"When Social Security started, age expectancy for the average man was 58. It was 62 — 62 for women."
Glenn Beck, Feb. 16 on his television show
To show that Social Security today is not what President Franklin D. Roosevelt intended when he signed it into law in 1935, talk show host Glenn Beck claimed that its creators may have designed it so that many people would not live long enough to receive the benefits.
His point was that Social Security was not meant to benefit as many people as it does today. Indeed, Beck went on to say that if Roosevelt had passed the law now, the starting age would be around 80 years old, due to longer life expectancy.
We wondered if Beck was right about life expectancy in the 1930s.
Indeed, he was correct. The U.S. Centers for Disease Control and Prevention, which tracks birth and death data, says that a man born in 1935, on average, lived until he was 60; a woman typically lived until she was 64. So Beck's claims were just off slightly. And Beck was correct that an average person would die before Social Security took effect.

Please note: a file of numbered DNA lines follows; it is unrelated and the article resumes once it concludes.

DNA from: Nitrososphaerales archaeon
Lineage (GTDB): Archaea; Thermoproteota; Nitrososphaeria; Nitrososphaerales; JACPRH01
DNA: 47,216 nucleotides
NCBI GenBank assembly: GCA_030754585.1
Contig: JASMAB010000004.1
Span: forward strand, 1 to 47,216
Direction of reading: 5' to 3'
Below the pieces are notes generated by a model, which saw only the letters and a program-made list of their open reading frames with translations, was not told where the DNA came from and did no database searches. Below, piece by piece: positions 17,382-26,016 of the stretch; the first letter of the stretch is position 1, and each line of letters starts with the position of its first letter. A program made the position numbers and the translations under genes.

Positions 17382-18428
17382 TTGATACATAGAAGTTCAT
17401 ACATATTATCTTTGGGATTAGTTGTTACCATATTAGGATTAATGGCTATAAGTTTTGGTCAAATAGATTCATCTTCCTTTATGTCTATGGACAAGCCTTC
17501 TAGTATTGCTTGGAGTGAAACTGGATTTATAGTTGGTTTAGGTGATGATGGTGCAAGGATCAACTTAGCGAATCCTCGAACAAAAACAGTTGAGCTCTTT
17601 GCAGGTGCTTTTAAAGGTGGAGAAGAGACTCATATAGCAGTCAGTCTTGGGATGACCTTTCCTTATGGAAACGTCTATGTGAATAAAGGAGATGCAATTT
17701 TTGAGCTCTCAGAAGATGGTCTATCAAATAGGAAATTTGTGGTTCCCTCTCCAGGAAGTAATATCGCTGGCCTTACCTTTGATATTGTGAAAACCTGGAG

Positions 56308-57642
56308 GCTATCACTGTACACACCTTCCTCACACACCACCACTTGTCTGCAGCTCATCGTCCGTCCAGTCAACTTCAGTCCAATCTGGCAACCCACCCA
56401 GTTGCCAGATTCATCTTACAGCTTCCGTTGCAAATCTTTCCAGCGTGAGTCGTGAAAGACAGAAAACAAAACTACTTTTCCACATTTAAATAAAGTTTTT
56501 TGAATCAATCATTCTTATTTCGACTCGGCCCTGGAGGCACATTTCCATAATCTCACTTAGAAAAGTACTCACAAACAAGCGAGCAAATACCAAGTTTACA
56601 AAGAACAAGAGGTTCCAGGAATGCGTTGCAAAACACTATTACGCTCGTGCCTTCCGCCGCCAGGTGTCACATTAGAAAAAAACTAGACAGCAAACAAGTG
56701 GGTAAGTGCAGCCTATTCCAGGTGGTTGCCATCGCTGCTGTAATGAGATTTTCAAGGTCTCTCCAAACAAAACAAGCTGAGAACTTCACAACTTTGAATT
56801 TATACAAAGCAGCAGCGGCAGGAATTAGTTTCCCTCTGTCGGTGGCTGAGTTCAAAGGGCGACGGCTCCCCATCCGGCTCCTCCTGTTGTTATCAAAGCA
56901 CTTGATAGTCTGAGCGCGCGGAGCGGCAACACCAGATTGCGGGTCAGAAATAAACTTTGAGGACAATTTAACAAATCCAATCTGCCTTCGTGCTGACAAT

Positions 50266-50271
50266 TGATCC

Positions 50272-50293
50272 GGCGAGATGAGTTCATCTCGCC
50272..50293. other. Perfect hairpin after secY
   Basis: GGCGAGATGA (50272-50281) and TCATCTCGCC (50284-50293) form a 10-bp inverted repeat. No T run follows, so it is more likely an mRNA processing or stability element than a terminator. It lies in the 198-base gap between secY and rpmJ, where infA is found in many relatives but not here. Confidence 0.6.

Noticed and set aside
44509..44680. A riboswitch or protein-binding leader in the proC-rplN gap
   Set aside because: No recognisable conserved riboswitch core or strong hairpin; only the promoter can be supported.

What about Beck's implication that the age was chosen so the majority of Americans would never receive their Social Security benefits? Was FDR making this calculation?
Probably not, said Edward Berkowitz, a professor on Public Policy at George Washington University and author of several books on Social Security. "I think that the age was chosen somewhat at random, certainly not to hedge actuarial bets."
Berkowitz thought that an alternative explanation for the age choice was that the Germans had a similar program that the Americans used as a model. Berkowitz also pointed out that the median age might not reflect real life expectancy because the number was skewed by a large share of infant deaths. "After you survive infancy, life expectancy goes up."
Of course, we can't be sure what FDR was thinking, but for our purposes, Beck's statement is off by just a couple of years and his overall point is right that life expectancy was below the retirement age of 65. That's close enough to earn a True.
Alex Holt, Times staff writer For more rulings, go to PolitiFact.com.